Transistor Switch Voltage Drop

Discussion in 'The Projects Forum' started by mhinkamp, Jan 30, 2016.

  1. mhinkamp

    Thread Starter New Member

    Jan 30, 2016
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    Hi, I'm working on a smart sprinkler Arduino system, where I will use an Arduino to control electric 12V hose valves to control water flow. I'm using the 5V output of the Arduino through the base of a 2N2222 npn transistor to switch on an external 12V source to power the valves. I've attached an older schematic of how I'm trying to do this. The right side of the circuit is my concern. I've been able to get the switch working, however, the npn is consuming a considerable amount of voltage; when I tried one valve, that valve consumed only about 11V, and then trying two valves/transistors at the same time each valve only took about 10.3V. This is not a good pattern, and trying to connect all 6-7 valves would probably result in all not receiving enough voltage to open. I'm looking for suggestions for reducing the transistor voltage drop. I tried a similar circuit with a relay but the switching wasn't working at all. Thanks
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  2. hp1729

    Well-Known Member

    Nov 23, 2015
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    How much current does each valve draw? Your circuit looks good if the transistors can handle the load current.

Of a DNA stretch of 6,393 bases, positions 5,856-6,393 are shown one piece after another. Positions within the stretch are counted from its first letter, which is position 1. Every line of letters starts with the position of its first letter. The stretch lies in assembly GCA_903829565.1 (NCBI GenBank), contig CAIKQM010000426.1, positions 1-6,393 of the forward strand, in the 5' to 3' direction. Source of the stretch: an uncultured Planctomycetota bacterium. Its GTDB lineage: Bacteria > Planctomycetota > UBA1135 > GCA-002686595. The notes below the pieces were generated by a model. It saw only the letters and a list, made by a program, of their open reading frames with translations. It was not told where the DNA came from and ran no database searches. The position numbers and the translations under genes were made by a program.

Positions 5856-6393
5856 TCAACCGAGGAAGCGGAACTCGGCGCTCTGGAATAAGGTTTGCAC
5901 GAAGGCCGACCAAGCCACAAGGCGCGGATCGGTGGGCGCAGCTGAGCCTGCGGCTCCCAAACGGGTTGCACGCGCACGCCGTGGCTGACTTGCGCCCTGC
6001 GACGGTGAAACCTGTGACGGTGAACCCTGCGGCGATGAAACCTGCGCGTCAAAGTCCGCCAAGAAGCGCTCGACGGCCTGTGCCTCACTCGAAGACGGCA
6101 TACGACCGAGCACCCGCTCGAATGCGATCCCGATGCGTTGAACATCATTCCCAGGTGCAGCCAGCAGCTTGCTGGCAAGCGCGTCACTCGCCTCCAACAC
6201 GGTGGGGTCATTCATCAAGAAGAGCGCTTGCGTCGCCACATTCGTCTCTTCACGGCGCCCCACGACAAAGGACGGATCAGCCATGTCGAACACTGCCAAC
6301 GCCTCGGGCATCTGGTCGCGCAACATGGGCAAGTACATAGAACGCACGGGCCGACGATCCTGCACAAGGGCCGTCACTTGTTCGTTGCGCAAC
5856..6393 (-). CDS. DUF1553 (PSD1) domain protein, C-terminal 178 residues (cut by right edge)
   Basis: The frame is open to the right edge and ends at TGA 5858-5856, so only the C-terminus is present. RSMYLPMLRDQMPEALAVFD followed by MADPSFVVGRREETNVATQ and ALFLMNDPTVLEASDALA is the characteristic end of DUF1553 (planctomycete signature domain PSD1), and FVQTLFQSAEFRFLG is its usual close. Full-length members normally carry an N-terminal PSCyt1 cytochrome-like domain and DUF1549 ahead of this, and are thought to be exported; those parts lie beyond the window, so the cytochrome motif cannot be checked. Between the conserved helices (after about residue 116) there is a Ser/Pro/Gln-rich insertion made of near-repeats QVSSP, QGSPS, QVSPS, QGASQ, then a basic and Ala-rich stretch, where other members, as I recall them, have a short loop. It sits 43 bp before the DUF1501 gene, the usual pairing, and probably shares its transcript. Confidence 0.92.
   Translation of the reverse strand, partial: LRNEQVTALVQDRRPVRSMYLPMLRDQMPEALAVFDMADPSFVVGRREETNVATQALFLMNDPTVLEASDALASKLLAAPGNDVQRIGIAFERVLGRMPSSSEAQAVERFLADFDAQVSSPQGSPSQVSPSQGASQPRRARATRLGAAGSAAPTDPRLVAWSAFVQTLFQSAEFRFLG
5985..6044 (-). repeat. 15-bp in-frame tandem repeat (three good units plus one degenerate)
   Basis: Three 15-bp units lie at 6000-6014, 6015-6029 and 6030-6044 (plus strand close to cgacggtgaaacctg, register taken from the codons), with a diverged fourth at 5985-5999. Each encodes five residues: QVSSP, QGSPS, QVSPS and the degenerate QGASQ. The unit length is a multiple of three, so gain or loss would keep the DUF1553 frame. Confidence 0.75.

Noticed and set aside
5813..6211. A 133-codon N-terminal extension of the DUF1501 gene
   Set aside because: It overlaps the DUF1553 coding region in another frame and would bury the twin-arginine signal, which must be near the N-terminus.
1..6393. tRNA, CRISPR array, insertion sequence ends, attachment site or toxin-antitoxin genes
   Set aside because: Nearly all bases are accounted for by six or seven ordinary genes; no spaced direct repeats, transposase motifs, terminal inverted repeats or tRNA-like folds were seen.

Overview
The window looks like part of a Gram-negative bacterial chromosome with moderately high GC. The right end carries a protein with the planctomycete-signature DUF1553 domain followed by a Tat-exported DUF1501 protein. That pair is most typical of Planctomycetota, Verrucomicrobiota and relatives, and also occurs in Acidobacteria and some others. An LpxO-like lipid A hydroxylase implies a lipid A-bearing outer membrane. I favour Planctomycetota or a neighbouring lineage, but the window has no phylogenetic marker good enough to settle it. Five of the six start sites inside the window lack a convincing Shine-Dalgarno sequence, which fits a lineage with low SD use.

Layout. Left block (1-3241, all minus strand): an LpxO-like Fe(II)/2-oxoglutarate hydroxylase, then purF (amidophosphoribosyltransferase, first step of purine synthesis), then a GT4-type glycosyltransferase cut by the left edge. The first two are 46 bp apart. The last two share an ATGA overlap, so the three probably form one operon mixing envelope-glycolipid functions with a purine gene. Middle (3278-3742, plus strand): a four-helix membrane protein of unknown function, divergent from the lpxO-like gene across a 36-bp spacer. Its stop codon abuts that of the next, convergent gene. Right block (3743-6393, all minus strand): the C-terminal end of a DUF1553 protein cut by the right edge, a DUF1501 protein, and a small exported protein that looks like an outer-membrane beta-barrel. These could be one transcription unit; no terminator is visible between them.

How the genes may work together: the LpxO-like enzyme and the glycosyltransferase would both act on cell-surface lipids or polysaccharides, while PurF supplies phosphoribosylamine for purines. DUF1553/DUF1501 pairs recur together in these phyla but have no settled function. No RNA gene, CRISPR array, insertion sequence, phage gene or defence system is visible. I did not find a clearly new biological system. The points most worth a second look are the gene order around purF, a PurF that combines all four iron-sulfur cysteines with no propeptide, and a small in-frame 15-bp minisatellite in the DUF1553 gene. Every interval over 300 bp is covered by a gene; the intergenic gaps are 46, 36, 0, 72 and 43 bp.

Are you using the DC latching Hardie-Richdel type valve?
     
    Last edited: Jan 30, 2016
  3. #12

    Expert

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    You are supposed to give the base of a bipolar transistor 1/10th of its collector current to use it as a switch. If the controller can't deliver that much current, that's what mosfets are for.
     
  4. hp1729

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    Nov 23, 2015
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    Good words. I am trying to establish how much current the valves require. Manufacturers seem unfriendly with technical info.
     
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  5. mhinkamp

    Thread Starter New Member

    Jan 30, 2016
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    The valves each need 300mA; so that would make the base current need to be 30mA, which is high. So if I were to get MOSFETs for the job, is there a certain kind that would work best in this scenario? I would get NMOS type but I mean chip number